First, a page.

Lessons Learned from a Corporate Commitment to Enhanced
Environmental Management Systems
Kim M. Fowler, Pacific Northwest National
Based on Battelle's experience with establishing effective environmental
management systems (EMS) at the U.S. Department of Energy (DOE)
national laboratories that it operates/co-operates and due to its
commitment to being a learning organization, we want to share the
lessons learned with other Research and Development organizations
to assist them with increased EMS deployment speed and saved resources.
As part of Battelle's commitment to environmentally responsible
operations, Brookhaven National Laboratory, Pacific Northwest National
Laboratory, and Oak Ridge National Laboratory have established an
enhanced EMS that focuses on environmental hazard identification,
control and monitoring throughout the work life-cycle.
Some of the
components that we have learned are key to effective EMSs include
strong senior management commitment, integration into organizational
business systems, performance based management and review processes,
innovative work planning, defined roles and responsibilities for
key stakeholders, deployment of environmental expertise throughout
the line organization, chemical management systems, and proactive
legacy waste, pollution prevention, communication and community
involvement programs. This approach has resulted in substantial
improvements in accountability, hazard and waste reductions, cost
savings, and compliance at these DOE Laboratories.
For these Laboratories,
Battelle opted for the rigor of the registration process, as the
independent audits provide validity and credibility, and help assure
that the system is sustained and continually improving. Their EMSs
also go beyond ISO 14001, by placing additional emphasis on achievement of full compliance, pollution prevention, and effective and focused
communications and community outreach. This presentation will share
what worked well and will identify the challenges we faced while
developing these EMSs.
Enhanced EMSs have resulted in all three Laboratories experiencing
improved accountability; significant reductions in hazards, waste
generation and resource use; substantial cost savings associated
with pollution prevention; and, improved compliance status. The
laboratories have implemented a holistic approach that is fully
integrated with other business systems including facilities and
operations. Battelle's efforts have been recognized by national,
state and local entities including the 2004 White House Closing
the Circle Award for EMSs.
The Laboratories continue to build academic
and institutional partnerships in science and technology and related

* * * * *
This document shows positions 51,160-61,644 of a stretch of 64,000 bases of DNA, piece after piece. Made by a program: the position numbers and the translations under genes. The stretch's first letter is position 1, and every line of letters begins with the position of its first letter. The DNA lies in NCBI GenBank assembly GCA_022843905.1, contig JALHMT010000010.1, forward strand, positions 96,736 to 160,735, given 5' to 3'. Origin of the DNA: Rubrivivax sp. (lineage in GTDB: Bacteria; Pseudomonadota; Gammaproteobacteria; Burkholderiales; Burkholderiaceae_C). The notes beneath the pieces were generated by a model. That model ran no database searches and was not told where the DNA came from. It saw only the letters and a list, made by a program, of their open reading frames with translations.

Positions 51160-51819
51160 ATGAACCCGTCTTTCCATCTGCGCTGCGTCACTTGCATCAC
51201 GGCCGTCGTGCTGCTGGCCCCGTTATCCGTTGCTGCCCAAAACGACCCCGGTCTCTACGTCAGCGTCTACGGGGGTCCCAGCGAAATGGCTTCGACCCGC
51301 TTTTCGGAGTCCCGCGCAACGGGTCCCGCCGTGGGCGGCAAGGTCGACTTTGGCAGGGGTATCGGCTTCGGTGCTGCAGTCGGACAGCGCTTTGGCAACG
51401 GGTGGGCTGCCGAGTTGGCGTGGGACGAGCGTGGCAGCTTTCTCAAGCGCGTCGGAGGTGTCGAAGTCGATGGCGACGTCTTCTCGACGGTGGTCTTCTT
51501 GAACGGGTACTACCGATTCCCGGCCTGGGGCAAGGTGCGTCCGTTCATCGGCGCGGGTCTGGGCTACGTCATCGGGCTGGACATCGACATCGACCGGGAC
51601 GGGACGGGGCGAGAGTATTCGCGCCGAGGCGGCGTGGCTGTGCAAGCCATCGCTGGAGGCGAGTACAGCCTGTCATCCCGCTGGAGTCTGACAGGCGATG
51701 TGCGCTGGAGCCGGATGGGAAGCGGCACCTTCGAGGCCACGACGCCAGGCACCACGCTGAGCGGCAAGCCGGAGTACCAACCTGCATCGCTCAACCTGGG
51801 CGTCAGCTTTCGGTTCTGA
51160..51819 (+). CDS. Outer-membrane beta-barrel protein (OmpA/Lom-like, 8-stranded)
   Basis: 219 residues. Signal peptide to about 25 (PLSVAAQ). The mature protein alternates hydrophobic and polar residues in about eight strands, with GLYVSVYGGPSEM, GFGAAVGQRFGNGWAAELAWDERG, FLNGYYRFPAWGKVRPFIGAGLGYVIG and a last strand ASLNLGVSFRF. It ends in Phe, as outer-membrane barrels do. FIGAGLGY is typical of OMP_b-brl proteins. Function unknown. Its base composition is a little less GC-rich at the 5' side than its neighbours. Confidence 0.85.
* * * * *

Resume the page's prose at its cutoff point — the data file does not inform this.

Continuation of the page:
fields to work for a cleaner and safer environment. Community spirit
is strong with staff volunteerism, corporate contributions, and
educational outreach programs. Battelle's performance based management,
field service models and chemical management system have been adopted
by other DOE national laboratories, DOD sites, and private industry.
Battelle's EMS's can be used as a model for other organizations
and through this presentation we want to share our lessons learned
with those interested in our holistic approach to EMSs.
As a Senior Research Engineer at the Pacific Northwest National
Laboratory, Kim M. Fowler specializes in the areas of pollution
prevention, sustainable design, and environmental management systems.
She works for private industry and government clients establishing
new environmental programs, evaluating processes for efficiency
opportunities, and assessing the environmental, social and economic
consequences of process, product, and facility designs.
Ms. Fowler is a U.S. Green Building Council Leadership in Energy
& Environmental Design (LEED) accredited professional.
She has co-authored two handbooks: Pollution Prevention Opportunity
Assessments for Research & Development Laboratories (Battelle
Press) and How Interested Parties Become Partners: A Communications
Guide for Sustainable Development (Battelle Press, summer 2004 release).
She has also co-authored chapters in the Handbook of Complex Environmental
Remediation Problems (McGraw-Hill) and Unfolding Stakeholder Thinking
(Greenleaf Publishing). She is an adjunct faculty member at Washington
State University in the Environmental Science and Engineering Departments
and holds a master's degree in Environmental Engineering (Washington
State University) and a bachelor's degree in Political Science and
Business Administration (Pacific Lutheran University).
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